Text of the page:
self-reproach


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self-re·proach

(sĕlf′rĭ-prōch′)
n.
The act or an instance of charging oneself with a fault or mistake.

self′-re·proach′ful adj.
self′-re·proach′ful·ly adv.

self-reproach

n
the act of finding fault with or blaming oneself
ˌself-reˈproachful adj
ˌself-reˈproachfully adv

self′-reproach′



n.
blame or censure by one's own conscience.
[1770–80]
self′-reproach′ful, self′-reproach′ing, adj.
ThesaurusAntonymsRelated WordsSynonymsLegend:
Noun1.self-reproach - a feeling of deep regret (usually for some misdeed)self-reproach - a feeling of deep regret (usually for some misdeed)
regret, ruefulness, sorrow, rue - sadness associated with some wrong done or some disappointment; "he drank to drown his sorrows"; "he wrote a note expressing his regret"; "to his rue, the error cost him the game"
guilt feelings, guilt trip, guilty conscience, guilt - remorse caused by feeling responsible for some offense
penance, penitence, repentance - remorse for your past conduct
2.self-reproach - the act of blaming yourself
reproach - a mild rebuke or criticism; "words of reproach"
Translations

self-reproach

[ˌselfrɪˈprəʊtʃ] Nremordimiento m
References in classic literature ?
And if there were such a thing as taking averages of feeling, it would certainly be found that in the hunting and shooting seasons regret, self-reproach, and mortified pride weigh lighter on country gentlemen than in late spring and summer.
But you wouldn't have married me then, Nancy, if I'd told you," said Godfrey, urged, in the bitterness of his self-reproach, to prove to himself that his conduct had not been utter folly.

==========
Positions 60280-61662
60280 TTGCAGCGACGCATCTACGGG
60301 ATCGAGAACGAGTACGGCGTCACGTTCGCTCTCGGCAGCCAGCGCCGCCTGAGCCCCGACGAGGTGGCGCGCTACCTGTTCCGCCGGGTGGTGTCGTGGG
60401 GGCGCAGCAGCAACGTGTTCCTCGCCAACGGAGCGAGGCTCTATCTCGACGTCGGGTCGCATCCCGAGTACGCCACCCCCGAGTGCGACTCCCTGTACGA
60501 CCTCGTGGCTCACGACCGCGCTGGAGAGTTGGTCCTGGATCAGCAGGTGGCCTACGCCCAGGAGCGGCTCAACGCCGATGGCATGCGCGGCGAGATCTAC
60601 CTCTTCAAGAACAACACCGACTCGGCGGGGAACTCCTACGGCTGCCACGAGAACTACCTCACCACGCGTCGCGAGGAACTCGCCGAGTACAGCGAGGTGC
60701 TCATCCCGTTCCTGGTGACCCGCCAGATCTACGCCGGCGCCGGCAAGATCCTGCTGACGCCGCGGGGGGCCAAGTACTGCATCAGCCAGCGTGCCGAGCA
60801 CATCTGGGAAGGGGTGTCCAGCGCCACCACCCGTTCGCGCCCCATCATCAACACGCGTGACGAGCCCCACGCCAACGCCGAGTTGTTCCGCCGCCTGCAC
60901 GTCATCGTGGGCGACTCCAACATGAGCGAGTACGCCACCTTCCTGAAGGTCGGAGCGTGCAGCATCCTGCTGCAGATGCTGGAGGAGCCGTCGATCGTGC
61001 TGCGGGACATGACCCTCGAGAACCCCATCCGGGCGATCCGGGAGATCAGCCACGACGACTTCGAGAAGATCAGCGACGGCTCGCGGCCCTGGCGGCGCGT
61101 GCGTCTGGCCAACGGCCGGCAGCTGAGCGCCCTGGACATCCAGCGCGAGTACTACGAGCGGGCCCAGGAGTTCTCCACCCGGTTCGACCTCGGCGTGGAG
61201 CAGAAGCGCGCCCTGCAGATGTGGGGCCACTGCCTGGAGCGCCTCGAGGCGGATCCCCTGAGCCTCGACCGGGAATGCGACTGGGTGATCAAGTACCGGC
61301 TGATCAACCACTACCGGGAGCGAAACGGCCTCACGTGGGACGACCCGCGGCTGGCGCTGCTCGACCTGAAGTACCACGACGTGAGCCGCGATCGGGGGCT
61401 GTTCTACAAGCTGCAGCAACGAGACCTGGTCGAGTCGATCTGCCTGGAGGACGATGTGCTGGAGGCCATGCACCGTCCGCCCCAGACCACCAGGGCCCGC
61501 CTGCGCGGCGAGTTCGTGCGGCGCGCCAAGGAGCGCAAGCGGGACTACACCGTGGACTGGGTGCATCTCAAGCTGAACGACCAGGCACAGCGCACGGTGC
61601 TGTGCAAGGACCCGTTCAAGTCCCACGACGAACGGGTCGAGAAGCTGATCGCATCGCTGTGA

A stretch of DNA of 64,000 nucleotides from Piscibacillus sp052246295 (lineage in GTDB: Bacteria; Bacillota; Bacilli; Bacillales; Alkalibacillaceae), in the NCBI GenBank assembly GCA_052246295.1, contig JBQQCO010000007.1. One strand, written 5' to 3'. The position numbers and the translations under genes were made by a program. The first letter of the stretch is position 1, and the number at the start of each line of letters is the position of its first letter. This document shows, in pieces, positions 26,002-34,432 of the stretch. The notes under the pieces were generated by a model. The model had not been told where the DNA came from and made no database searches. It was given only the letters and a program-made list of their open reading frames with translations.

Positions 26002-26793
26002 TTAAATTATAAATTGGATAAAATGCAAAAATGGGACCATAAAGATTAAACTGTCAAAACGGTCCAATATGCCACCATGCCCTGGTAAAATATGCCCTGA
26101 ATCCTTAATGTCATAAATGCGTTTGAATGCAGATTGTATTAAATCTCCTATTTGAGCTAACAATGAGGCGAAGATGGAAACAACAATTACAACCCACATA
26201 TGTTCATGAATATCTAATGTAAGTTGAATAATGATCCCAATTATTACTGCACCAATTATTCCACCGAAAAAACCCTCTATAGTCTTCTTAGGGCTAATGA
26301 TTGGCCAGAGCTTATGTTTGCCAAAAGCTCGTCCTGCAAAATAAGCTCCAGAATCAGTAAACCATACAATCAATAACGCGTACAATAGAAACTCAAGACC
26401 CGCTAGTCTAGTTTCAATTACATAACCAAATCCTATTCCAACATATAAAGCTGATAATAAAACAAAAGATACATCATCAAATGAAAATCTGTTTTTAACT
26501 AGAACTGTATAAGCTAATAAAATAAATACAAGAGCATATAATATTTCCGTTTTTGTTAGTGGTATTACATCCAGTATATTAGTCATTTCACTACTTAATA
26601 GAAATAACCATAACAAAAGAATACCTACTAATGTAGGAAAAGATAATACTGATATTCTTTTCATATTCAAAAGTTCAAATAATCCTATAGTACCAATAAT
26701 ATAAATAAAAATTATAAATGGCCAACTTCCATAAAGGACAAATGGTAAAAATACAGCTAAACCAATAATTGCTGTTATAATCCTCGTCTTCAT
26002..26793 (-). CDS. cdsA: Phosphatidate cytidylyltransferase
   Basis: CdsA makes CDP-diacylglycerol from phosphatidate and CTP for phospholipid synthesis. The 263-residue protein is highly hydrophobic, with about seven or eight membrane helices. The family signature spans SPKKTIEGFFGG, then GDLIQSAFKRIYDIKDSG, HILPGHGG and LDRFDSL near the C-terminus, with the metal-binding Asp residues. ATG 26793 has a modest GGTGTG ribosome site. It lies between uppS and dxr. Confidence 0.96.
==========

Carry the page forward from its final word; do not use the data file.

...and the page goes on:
In making me the offer, you must have satisfied the delicacy of your feelings with regard to my family, and may take possession of Longbourn estate whenever it falls, without any self-reproach.
My tranquillity as a woman--perhaps my dearest interests as a wife--depended absolutely on penetrating the mystery of my mother-in-law's conduct, and on discovering the true meaning of the wild words of penitence and self-reproach which my husband had addressed to me on our way home.
He had suffered, and he had learned to think: two advantages that he had never known before; and the self-reproach arising from the deplorable event in Wimpole Street, to which he felt himself accessory by all the dangerous intimacy of his unjustifiable theatre, made an impression on his mind which, at the age of six-and-twenty, with no want of sense or good companions, was durable in its happy effects.
But, though she noticed it, she was herself in such high spirits at that moment, so far from sorrow, sadness, or self-reproach, that she purposely deceived herself as young people often do.
A moralist might have said that at this point his mind should have been full of self-reproach for the suffering he had caused.
He showed the more respect to this queen, deprived of every mark of pomp and stripped of followers, as he felt some self-reproach for his own want of heart and his avarice.
Such," observed Captain Bonneville, "is the effect of self-reproach, even upon the roving trapper in the wilderness, who has little else to fear than the stings of his own guilty conscience.
Besides the jar of contrast there came to her a chill self-reproach that she had not returned sooner, to help her mother in these domesticities, instead of indulging herself out-of-doors.
His heart sank, and, half out of bed already, he stopped; he did not know how he was going to face her; he was overwhelmed with a sudden rush of self-reproach, and bitterly, bitterly, he regretted what he had done.
Whatever they may have been, however, she may now, and hereafter doubtless WILL turn with gratitude towards her own condition, when she compares it with that of my poor Eliza, when she considers the wretched and hopeless situation of this poor girl, and pictures her to herself, with an affection for him so strong, still as strong as her own, and with a mind tormented by self-reproach, which must attend her through life.